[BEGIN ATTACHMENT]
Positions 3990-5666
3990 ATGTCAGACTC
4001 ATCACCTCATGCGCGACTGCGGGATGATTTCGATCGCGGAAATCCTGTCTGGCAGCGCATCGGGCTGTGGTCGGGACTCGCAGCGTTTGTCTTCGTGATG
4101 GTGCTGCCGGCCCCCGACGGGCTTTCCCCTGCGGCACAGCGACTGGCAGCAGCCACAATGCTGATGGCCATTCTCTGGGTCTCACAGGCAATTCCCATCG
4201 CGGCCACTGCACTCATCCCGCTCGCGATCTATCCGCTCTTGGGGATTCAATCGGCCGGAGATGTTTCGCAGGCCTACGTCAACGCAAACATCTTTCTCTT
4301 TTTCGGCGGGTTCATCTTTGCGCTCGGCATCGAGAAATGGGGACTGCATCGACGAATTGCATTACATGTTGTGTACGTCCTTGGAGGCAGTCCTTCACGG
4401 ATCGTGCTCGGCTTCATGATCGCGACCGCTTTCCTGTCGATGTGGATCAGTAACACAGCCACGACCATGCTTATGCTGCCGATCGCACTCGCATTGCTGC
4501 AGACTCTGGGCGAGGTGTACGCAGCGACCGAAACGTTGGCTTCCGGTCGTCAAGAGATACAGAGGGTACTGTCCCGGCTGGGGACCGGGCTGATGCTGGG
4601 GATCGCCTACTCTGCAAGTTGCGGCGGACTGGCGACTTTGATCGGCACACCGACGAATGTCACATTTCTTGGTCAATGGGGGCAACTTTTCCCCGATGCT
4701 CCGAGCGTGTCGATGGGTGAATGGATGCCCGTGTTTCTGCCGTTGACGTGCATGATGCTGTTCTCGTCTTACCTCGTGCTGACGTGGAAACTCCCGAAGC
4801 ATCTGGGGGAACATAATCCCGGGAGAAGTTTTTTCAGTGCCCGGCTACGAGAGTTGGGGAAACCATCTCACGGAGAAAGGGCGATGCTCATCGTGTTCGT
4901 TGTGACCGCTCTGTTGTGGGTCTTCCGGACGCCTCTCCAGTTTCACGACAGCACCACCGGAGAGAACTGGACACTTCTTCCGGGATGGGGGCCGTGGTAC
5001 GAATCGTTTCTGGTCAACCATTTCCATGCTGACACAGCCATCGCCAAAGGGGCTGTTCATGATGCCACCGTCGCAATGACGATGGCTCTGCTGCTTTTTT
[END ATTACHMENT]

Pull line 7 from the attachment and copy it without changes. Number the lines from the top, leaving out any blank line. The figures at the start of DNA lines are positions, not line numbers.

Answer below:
4401 ATCGTGCTCGGCTTCATGATCGCGACCGCTTTCCTGTCGATGTGGATCAGTAACACAGCCACGACCATGCTTATGCTGCCGATCGCACTCGCATTGCTGC